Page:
We love Spain. We love our eclectic group of friends. We love our life. We have NO intention of EVER going back to the disunited states of dystopian bullshit, filled with self-righteous religious whackos and racists and homophobes. No, thank you. (All our parents are dead...thank god). Wine time! Besos from the Costa Blanca, Spain. Glorious, friendly, beautiful, civilized country. I'm fluent. Jimmy says, "Buenos dias, gracias, and Un vino blanco"......total vocabulary......and gets along just fine!
I've also noticed the social decline in the US -- on pretty much all fronts. As someone who worked in mental health 40 years ago, allowing the mentally ill to live on their own on the streets is not doing them -- or anyone-- a favor. As a teacher for over 35 years, I've become angrier and angrier ever time we've had to practice "lock down" drills. When did this become acceptable?
In terms of why does all this social decay and hate seem so prevalent in America, I wonder how the American ethos of personal freedom as a right trips us up. The countries in Asia that you mentioned, as well as in Latin America, have much stronger values of social good BEFORE personal good. There's something to be said for both values, we just seem to be very out of kilter now.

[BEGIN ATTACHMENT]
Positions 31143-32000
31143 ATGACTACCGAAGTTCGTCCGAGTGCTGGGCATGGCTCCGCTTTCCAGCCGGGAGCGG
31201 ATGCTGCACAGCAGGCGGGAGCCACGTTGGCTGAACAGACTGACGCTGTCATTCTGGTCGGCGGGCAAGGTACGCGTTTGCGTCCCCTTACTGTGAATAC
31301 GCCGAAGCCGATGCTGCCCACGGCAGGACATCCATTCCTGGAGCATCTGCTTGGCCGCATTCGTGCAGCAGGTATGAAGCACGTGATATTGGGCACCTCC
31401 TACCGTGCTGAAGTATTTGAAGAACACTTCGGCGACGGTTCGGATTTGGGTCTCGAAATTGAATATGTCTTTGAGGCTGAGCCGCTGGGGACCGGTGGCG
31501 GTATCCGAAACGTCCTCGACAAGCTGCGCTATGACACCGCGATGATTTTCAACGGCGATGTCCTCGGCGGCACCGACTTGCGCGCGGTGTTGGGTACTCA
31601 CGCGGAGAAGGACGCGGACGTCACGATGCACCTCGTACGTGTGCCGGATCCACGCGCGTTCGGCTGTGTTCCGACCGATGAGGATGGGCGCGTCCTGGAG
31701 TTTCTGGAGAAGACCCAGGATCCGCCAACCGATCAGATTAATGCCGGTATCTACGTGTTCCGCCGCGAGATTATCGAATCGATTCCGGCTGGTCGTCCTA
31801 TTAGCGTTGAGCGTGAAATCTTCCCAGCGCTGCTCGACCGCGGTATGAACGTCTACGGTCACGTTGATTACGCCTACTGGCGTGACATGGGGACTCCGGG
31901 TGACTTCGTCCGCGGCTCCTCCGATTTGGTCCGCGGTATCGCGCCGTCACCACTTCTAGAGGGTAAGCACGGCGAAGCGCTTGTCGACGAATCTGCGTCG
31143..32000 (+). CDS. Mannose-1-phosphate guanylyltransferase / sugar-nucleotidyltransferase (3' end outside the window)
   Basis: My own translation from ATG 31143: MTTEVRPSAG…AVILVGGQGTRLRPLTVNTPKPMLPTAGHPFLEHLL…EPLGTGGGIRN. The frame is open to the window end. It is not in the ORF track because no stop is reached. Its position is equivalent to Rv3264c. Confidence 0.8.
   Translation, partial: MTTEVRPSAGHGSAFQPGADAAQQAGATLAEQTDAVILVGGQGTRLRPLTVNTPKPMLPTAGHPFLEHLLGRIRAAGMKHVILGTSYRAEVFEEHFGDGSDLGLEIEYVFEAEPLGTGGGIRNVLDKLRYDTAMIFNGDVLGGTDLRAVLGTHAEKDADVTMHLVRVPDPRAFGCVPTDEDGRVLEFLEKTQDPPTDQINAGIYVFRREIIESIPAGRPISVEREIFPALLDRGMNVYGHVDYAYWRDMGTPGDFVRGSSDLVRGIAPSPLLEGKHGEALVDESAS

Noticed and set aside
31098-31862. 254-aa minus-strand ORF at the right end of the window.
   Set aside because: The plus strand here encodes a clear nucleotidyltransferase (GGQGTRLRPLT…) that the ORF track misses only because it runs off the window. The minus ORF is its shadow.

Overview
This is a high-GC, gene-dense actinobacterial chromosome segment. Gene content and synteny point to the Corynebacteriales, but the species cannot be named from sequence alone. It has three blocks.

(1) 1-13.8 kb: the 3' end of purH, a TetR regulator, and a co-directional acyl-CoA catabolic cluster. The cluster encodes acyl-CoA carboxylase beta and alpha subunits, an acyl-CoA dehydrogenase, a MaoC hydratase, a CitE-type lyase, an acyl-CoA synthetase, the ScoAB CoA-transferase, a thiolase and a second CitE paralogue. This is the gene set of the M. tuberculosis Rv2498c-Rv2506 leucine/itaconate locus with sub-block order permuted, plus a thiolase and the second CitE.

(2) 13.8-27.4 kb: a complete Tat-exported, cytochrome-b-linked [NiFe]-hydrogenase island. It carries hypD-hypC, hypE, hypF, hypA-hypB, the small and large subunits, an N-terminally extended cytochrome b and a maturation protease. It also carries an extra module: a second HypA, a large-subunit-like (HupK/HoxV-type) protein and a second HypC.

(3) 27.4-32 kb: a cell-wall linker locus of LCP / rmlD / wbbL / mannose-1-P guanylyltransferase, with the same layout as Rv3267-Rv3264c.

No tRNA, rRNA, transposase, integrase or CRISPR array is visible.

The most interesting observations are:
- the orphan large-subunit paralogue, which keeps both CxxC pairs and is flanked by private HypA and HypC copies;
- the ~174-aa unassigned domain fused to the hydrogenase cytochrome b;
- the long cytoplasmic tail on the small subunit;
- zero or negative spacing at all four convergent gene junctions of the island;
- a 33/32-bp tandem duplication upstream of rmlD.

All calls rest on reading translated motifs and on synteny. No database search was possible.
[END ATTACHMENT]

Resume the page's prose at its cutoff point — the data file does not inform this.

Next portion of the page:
As an optimist, I'm waiting for the pendulum to swing back. It can't happen soon enough for me.
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This post is well-written, insightful, and depressing. Sometimes I look around and wonder what happened. Or if it’s always been this bad and I only woke up to it in 2016.
In response to your questions, Brent: All of the above. And then some. We might be fucked beyond repair.
Sad but I am not surprised. We used to live in Seattle, I grew up there actually. Now in Colorado in a small town, mostly unaffected by the problems you describe. It is such a multi faceted problem, the need for increased mental health care, The Defunding of Police, Family estrangement and loneliness. Single parent families. etc. You guys are on the right track living in Europe or Asia most of the time.
I agree things have been different the last couple years, in the sense of everyone being angry and impatient and suspicious. The cost of living is such that nobody can live. COVID definitely changed attitudes, the recent political climate has majorly contributed to high tensions and discord, and manipulation by social media algorithms is pitting different groups against each other. But the part about the mental health crisis and shady people in the streets, it's always been that way since I can remember in my adult life.